South Korean stocks closed 0.46 percent higher on the back of the country's brisk exports that offset investors' concerns over U.S. tapering of its economic stimulus, analysts said. The local currency ended unchanged against the U.S. dollar.
The benchmark Korea Composite Stock Price Index (KOSPI) rose 9.33 points to finish at 2,039.42. Trading volume was light at 290.1 million shares worth 3.59 trillion won ($3.37 billion) with gainers outstripping losers 402 to 394.
The main index kept its upward trend on Friday on the back of firm foreign buying that returned a day after overseas investors snapped their record-long, 44-day buying spree.
Analysts said the continued foreign inflow is an indication that the local market still comes as an attractive spot for foreigners with sound economic fundamentals, as the record monthly high October exports showed.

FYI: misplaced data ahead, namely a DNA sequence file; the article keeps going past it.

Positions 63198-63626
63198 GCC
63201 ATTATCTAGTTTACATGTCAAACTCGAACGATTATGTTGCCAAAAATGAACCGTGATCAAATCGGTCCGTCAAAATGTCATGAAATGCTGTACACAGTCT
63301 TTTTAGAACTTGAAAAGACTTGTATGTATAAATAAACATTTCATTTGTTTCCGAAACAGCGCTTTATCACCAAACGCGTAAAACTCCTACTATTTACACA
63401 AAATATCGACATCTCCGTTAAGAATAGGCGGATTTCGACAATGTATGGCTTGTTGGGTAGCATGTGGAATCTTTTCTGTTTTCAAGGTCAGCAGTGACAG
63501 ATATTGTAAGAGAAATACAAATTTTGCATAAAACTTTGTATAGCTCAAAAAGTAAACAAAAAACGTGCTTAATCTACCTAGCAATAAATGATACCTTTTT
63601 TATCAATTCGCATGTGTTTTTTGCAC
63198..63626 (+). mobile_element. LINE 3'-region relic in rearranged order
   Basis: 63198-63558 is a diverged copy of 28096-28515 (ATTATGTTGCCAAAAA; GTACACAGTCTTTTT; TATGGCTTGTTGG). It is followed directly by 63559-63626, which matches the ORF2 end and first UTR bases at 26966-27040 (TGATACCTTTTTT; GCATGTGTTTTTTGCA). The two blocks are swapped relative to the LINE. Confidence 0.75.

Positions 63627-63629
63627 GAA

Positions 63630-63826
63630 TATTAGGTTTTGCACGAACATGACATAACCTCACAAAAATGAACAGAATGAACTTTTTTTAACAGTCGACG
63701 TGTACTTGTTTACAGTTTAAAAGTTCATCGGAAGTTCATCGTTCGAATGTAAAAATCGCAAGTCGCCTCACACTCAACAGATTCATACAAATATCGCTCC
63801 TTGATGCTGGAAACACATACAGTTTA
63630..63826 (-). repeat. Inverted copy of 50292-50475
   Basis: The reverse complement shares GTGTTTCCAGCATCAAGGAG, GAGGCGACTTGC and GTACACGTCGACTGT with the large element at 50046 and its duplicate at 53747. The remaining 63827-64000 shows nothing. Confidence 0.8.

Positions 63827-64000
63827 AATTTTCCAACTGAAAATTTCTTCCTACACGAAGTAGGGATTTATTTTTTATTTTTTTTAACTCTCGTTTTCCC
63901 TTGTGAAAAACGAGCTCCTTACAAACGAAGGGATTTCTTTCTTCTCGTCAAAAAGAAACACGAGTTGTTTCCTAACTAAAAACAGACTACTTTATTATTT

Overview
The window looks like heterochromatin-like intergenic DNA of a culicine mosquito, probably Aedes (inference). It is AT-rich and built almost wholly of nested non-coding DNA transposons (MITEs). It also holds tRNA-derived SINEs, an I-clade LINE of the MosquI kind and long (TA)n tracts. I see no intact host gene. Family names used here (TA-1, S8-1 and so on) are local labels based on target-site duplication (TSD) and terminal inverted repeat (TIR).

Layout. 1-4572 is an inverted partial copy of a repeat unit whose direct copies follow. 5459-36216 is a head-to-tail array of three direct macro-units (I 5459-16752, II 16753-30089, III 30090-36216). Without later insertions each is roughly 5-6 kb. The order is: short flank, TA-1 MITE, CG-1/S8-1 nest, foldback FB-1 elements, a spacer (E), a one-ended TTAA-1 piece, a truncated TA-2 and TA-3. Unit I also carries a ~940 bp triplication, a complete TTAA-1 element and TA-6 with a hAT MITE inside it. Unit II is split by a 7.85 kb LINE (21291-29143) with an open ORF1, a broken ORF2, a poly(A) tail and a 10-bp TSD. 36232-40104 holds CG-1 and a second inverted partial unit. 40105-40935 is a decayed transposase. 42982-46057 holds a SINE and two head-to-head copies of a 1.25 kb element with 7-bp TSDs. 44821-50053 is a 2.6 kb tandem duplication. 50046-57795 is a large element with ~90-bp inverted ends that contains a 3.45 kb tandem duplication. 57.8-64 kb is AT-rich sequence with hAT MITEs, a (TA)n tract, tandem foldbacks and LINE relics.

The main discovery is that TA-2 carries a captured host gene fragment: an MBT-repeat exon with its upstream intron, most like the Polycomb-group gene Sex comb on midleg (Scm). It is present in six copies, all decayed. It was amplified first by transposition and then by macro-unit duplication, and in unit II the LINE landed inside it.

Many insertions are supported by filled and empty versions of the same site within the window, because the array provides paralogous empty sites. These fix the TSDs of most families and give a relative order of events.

"The sound trade surplus supports the outlook that the Korean market will keep drawing constant foreign inflows as exports are closely linked to the economic fundamentals," said Kim Doo-un, an analyst at Hana Daewoo Securities Co.
The trade ministry said earlier Korea's exports reached an all-time monthly high of $50.5 billion in October.
Overseas investors scooped up a net 157.3 billion won on the main bourse, while retail and institutional investors offloaded a net 88.9 billion won and 70.5 billion won each.
Shares of tech and telecom blue-chips led the KOSPI's gain. SK hynix jumped 4.07 percent to 33,250 won and top mobile carrier SK Telecom hiked 2.86 percent to 233,500 won.
But machineries lost ground, with Doosan Infracore, a heavy equipment maker, tumbling 4.93 percent to 14,450 won.
The local currency ended at 1,060.70 won against the greenback, holding steady from Thursday's close, amid the continuing streak of a stronger won, dealers said. (Yonhap News)